@P.J. Thank you so much! It wouldn't surprise anyone who knows about the wild and violent times that nurtured man that it is full of action.

Hilary Melton-Butcher said...

@ PJ - good to see you and to read Jacqui's promotion for her book over on your blog ...

Thanks to you both ... good luck Jacqui and all the best for the book and your trilogy ... over its publication - cheers Hilary

DMS said...

Thanks for the introduction to Jacqui. Sounds like an interesting book and trilogy. Wishing her all the best!
~Jess

Victoria Marie Lees said...

Oh my gosh, Hilary and Jacqui. This is so fascinating. What a great premise, Jacqui; one leader, five tribes in search of a new home. So many possibilities for tension. Bravo, Jacqui, and all the luck with this new release.

As always, Hilary, I always learn so much here at your blog. All the best to both of you!

Jacqui Murray said...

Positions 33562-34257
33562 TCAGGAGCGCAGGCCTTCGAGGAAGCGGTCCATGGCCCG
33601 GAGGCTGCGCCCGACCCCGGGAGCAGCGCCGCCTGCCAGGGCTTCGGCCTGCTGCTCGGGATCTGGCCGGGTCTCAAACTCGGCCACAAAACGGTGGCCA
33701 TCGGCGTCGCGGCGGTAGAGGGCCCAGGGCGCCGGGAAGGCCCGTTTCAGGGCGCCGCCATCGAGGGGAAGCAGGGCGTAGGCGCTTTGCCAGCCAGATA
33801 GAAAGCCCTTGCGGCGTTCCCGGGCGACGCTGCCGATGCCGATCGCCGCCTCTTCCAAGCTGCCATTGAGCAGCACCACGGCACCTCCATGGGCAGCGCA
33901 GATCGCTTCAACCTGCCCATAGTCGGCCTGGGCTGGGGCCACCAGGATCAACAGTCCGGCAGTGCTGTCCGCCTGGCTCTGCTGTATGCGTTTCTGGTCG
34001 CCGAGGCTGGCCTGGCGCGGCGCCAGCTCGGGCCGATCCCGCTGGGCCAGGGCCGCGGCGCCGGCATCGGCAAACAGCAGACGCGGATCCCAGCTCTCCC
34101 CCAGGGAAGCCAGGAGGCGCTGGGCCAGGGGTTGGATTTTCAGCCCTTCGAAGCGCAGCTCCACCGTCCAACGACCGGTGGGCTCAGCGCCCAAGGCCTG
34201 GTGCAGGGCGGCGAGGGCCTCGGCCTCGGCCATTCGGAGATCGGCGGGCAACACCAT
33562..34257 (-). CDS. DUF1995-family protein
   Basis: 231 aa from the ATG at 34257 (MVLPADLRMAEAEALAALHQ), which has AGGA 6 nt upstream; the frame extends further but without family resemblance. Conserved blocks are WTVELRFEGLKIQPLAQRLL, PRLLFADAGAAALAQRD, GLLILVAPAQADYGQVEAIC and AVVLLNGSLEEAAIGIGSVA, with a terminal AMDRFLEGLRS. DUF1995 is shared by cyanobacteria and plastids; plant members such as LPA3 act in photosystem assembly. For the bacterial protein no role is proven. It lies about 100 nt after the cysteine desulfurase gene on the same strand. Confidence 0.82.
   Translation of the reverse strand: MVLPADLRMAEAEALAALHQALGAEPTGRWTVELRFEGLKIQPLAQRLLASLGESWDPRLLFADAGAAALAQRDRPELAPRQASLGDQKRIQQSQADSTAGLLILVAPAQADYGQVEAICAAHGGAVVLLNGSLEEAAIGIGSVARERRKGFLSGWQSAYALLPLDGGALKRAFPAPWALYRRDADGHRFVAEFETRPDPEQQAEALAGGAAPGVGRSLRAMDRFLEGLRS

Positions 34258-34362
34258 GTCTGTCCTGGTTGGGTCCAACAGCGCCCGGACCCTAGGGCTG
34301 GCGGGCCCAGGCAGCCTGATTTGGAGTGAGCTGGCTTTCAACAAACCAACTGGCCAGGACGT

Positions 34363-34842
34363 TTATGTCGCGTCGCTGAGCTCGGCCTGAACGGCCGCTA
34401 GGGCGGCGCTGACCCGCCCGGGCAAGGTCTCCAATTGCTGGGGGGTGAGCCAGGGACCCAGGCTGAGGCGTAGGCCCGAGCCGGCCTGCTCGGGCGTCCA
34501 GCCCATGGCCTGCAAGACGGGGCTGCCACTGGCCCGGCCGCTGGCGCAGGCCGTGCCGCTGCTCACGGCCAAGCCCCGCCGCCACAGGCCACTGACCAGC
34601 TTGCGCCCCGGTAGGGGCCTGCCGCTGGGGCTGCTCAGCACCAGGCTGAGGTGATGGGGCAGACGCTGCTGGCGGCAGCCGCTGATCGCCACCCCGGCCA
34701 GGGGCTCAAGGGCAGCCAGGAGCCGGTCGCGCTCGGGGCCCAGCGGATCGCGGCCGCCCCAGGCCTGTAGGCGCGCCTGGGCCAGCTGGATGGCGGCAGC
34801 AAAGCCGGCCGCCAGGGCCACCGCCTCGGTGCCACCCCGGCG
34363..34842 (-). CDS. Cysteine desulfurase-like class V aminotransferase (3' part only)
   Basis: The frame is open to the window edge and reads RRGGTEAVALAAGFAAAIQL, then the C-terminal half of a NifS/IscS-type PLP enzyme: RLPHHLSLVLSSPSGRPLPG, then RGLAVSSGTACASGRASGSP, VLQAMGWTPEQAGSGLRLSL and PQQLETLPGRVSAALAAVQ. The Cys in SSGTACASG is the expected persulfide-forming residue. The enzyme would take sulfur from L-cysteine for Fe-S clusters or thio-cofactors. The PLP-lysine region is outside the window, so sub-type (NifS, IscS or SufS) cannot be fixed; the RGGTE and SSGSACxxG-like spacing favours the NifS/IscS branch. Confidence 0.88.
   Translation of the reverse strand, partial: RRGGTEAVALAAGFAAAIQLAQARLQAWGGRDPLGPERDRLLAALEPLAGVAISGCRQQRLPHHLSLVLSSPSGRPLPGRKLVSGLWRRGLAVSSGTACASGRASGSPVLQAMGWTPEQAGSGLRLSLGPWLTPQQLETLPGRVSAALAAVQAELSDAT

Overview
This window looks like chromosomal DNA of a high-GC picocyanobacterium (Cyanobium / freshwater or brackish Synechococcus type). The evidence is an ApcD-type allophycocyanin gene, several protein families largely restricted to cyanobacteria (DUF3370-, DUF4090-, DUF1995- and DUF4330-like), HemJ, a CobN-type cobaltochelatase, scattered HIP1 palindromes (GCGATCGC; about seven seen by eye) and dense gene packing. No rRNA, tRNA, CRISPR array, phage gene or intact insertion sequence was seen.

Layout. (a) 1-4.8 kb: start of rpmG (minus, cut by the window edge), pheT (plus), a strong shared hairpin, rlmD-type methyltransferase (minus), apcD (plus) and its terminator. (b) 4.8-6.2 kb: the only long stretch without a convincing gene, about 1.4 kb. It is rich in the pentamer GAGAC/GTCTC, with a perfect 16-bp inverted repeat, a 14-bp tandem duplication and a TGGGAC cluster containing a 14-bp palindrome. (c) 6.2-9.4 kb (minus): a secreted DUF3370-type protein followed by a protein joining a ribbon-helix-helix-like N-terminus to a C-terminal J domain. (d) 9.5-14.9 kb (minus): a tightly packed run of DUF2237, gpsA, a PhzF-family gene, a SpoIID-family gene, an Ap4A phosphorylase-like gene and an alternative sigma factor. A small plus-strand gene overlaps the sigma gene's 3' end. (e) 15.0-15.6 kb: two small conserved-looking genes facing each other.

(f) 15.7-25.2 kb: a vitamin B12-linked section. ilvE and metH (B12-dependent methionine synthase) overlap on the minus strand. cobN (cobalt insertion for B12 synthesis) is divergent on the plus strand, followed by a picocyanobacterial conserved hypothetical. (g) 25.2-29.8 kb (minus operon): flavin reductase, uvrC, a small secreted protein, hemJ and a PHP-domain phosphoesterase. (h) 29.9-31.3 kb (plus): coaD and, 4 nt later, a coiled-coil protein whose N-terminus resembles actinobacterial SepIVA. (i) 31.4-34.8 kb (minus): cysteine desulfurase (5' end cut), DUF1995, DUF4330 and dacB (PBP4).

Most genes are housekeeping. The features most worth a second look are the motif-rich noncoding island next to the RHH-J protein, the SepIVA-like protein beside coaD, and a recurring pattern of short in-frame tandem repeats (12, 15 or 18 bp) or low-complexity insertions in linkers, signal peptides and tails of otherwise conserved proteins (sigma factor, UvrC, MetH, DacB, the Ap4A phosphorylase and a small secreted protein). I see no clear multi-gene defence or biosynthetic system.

Thanks so much, Jess. I'm having fun writing it!

Jacqui Murray said...

@Victoria Marie Most people don't realize that Homo erectus has spread around Eurasia by about 850,000 years ago. It makes for interesting speculation.

Hilary Melton-Butcher said...

@ Jess - good to see you ... it will certainly be an interesting read ... I'm looking forward to seeing how she's going to tackle the series.

@ Victoria - yes ... it is one major project isn't it. I'm sure it will fan lots of interest, as well as giving us lots of historical ideas about life in the paleolithic era ... so glad you visited us here ...

@ Jacqui - thanks for coming over to meet up with the latest commenters ... you've obviously 'titillated' many readers thought processes ... lots of food for thought

Cheers to you all - have good weeks - Hilary

Sandra said...

Have a pleasant, productive Monday.

Eddie Bluelights said...

Looks a very interesting read indeed.